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Wild Women of Wongo (1958)
Topic Started: Nov 11 2017, 10:47 AM (193 Views)
Laughing Gravy
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Wild Women of Wongo (1958) Dir. James L. Wolcott
A Jaywall Production
72 min. / Pathécolor / 1.66:1
On Public Domain DVDs

ITB Strange Science-Fantasy Cinema #145

Mother Nature introduces the film by telling us that 10,000 years ago she decided to have a little fun by creating a village called Wongo, where the women are gorgeous statuesque models and the men are fat, bald guys, and another village, Goona, where the men are Greek gods and the women look like the ladies in the donut aisle in Walmart. Well, I'm not certain what M.N. thought she was going to accomplish by this (other than some shits and giggles), but eventually the two villages meet, much to the chagrin of the Wongo men and the Goona women. A friendly rivalry develops that leads to death and dismemberment at the teeth of an alligator and the spear-point of an invading tribe of "ape men" (who are pretty much just regular guys with 3-day beards).

One of those astonishingly bad, stupid, inept films that everyone seems to love (well, everyone whose seen it, which is, probably, 6 or 7 people, tops). "The most obscure (and funniest) entry in the sub-genre of scantily-clad prehistoric women movies ... a must for anthropology students." - Michael Weldon, Psychotronic Encyclopedia of Film.

Filmed in the Coral Castle of Florida and nearby Tahiti Beach, Parrot Jungle, and Fairchild Tropical Gardens, it says here. The inept script/direction drags in a "dragon god" (a stuffed alligator on a stick), some sacrificial bimbo dancing (the Dragon Goddess dances in a sharkskin dress with an alligator hat while the other Wongo lasses shake their heads in an epileptic fury and then run in place like Marines), nude bathing (filmed so far away the cameras might well have been in Louisiana), a generic music score that only suits the mood of the scene by accident, and dialog that is so stiffly delivered by every single "actor" in the film that the delivery becomes the funniest thing in the movie.

Million-dollar Dialog:
Wongoian greeting a Goonarite: "Look! He carries the wing of the white bird of peace!"

Yes, they tear the wing off a dove and impale its bloody stump on their spear to signify they come in peace.

In case you go in the other room to get a snack (or, more likely, you fall asleep, possibly for two days) don't fret you'll miss something, there's a talking parrot serving as a Greek chorus to keep you up to date.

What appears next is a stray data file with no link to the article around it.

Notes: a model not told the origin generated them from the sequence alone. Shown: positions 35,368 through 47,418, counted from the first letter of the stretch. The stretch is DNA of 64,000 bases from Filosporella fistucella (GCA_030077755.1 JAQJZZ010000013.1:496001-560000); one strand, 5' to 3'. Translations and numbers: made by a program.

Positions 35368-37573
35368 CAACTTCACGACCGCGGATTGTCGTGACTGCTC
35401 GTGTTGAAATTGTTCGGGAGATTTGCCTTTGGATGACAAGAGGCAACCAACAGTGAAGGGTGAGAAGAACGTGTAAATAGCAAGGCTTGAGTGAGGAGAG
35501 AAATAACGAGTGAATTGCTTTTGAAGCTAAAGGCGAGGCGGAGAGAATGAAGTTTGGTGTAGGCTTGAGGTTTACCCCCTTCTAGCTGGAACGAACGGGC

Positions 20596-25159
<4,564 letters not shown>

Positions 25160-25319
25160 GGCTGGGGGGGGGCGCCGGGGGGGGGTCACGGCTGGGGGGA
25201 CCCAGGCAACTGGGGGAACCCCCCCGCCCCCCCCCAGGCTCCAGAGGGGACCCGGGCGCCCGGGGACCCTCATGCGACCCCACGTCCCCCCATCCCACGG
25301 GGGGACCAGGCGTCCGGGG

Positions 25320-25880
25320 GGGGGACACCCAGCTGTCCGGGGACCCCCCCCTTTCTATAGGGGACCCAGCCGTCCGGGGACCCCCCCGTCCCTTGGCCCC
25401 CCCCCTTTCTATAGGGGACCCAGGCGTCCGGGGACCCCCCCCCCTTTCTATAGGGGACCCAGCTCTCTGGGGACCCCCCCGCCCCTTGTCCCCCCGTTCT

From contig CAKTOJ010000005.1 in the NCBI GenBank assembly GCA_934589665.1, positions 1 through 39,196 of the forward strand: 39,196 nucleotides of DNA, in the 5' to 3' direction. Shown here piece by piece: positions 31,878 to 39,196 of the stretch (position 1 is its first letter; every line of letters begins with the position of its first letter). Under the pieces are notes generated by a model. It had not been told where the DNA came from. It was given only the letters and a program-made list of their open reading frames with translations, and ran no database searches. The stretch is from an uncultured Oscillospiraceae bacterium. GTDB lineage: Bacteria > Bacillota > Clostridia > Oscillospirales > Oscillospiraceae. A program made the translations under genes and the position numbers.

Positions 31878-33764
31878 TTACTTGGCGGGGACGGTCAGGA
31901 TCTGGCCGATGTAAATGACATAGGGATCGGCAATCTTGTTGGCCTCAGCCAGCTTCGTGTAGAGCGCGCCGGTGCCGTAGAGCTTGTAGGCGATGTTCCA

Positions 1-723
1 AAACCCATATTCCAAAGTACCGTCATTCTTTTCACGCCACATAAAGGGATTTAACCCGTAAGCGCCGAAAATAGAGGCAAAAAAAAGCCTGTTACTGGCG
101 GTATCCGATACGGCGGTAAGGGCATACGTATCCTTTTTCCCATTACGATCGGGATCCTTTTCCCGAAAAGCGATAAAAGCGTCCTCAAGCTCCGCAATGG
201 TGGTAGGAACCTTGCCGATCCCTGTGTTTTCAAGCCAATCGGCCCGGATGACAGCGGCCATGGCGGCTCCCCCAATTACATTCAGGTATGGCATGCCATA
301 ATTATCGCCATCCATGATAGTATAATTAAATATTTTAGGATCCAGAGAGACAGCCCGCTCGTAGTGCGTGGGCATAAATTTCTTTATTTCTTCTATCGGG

This movie is terrible. I enjoyed it, but please don't make me watch it again. Please. I think there's a little-known sequel with Peter O'Toole, Lawrence of Wongo, but I might've dreamed that.

Also on the Program

For the kids, a trio of Paramount cartoons. First, in Quack a Doodle Doo (1949), we meet Baby Huey for the first time and learn he's the product of genetic engineering (his apparently single mum swallowed a whole bottle of vitamin pills prior to laying an egg). Huey wears brown pants; at first, we thought he'd shit his diaper but no, they're pants alright. Our next cartoon, not to be confused with the first one, was called Cock a Doodle Dino (1957); a museum truck loses a dinosaur egg, which rolls down a hill and into a chicken coop, where it hatches into a big purple dinosaur(!) raised by a chicken(!!). Finally, Kitty Kuddles (?) stars in Kitty Cornered (1950); a dotty old dowager leaves her fortune to her cat when she goes, and the butler treats the feline with deference until he discovers he's next in line for the money, and then spends the next several minutes trying to murder the kitten in extremely unpleasant ways, including drowning in the bathtub. A disturbing cartoon.

After trailers for next week's two million dollar double feature, The H-Man and The Woman Eater (one Japanese and one British, it seems, and The H-Man trailer is narrated by the Robot from Lost in Space but the male voices in the clips therein all seem to be Paul Frees, oddly enough), we enjoyed "The Sealed Room", the penultimate episode of our cliffhanger serial, The Shadow. Insert maniacal laugh here.
"I'm glad that this question came up, because there are so many ways to answer it that one of them is bound to be right." - Robert Benchley
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Baby Huey's Papa, a old-fashioned little guy, eventually appeared in a cartoon; don't know if said cartoon was made before or after he became a major fixture in the comic books. The comic stories dispensed with the carnivorous fox and were set in a Duckburg-type world, where Huey would blunder into trouble (playing detective, wandering into a live TV broadcast, being drafted, etc.) while his Papa tried to do damage control. The comics I remember were usually amusing and sometimes clever, with none of the strange creepiness / ickiness that marked a lot of the Famous / Paramount stuff.

"The Film Crew", a brief DVD venture by the MST3K alumni who started over with "Rifftrax", did "Wild Women of Wongo". It was okay, despite the imitation-MST vibe to the host segments (they played blue collar guys hired to put commentary tracks on movies that otherwise wouldn't get them).

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